The Gate, Central Park, New York is a work of art that represents vinyl structures with orange drapes resting on steel bases that straddled the Central Park pathways in New York City during sixteen February days in 2005. A French artist Jeanne-Claude and a Bulgarian artist Christo Yavacheff created the 16-foot-high gates that still cause mixed feelings. The effect of the installation on the scenes familiar to all the visitors ranged from indignation at the shallowness of thousands of hanging dishrags to the greatest appreciation of a new aesthetic experience. Although the artists claimed that the only purpose of the monumental display was to create something for joy without any rational purpose.
In my opinion, the contrast of bright orange color of a series of flapping banner-like panels with the brown and grey colors of bare trees was delightful. The whimsical and mysterious composition of large-scale gates altered a usual landscape and created a joyful festival feeling that is so rare in winter months. Seen from above, The Gate resembled a flowing river, while the people walking through the structures perceived them as a bright ceiling flapping in the wind. The outdoor modern style project encouraged the visitors to go out and socialize. Contrary to traditional art forms, it was an intentionally fleeting landmark of intense color created to encourage high spirits and good mood.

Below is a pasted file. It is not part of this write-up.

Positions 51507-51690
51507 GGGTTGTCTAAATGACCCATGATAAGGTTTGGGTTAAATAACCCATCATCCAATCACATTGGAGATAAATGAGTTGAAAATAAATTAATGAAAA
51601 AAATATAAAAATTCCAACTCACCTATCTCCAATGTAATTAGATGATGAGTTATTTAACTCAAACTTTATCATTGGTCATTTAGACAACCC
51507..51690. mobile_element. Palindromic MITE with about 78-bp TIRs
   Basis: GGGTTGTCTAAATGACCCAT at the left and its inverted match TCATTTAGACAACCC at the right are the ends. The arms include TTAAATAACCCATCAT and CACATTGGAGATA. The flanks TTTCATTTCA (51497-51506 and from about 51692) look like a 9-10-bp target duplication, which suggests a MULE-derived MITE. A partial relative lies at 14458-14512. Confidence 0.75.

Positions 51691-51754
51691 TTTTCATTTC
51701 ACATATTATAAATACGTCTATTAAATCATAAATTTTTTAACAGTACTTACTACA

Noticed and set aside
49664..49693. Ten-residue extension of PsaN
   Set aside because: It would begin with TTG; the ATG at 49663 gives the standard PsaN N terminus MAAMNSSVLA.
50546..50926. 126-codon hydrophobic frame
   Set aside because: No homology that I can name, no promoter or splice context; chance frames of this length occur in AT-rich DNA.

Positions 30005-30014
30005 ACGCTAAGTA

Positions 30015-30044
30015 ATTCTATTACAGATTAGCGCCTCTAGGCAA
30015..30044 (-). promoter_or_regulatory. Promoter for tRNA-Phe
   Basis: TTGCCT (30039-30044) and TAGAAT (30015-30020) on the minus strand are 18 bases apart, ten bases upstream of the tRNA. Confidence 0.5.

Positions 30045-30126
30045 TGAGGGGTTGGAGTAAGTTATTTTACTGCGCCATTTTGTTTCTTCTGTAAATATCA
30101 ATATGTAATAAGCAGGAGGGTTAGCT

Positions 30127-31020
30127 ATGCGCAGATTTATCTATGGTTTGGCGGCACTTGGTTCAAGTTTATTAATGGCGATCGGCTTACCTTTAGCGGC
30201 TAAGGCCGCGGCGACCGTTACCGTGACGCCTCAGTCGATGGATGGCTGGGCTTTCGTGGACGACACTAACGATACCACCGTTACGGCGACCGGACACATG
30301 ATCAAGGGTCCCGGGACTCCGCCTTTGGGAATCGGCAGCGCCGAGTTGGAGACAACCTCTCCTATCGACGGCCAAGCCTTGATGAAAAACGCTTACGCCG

To sum up, the ideas expressed by any kind of art confront the triviality and enhance the conventional perception of reality. The creators of The Gate are referred to as environmental or conceptual artists. Having been displayed for a limited period of time, their temporary projects were removed, but they expressed the idea of tenderness and fragility of everything that can be easily lost. Thus, the immediate esthetic impact is combined with the deeper meaning of freedom and beauty.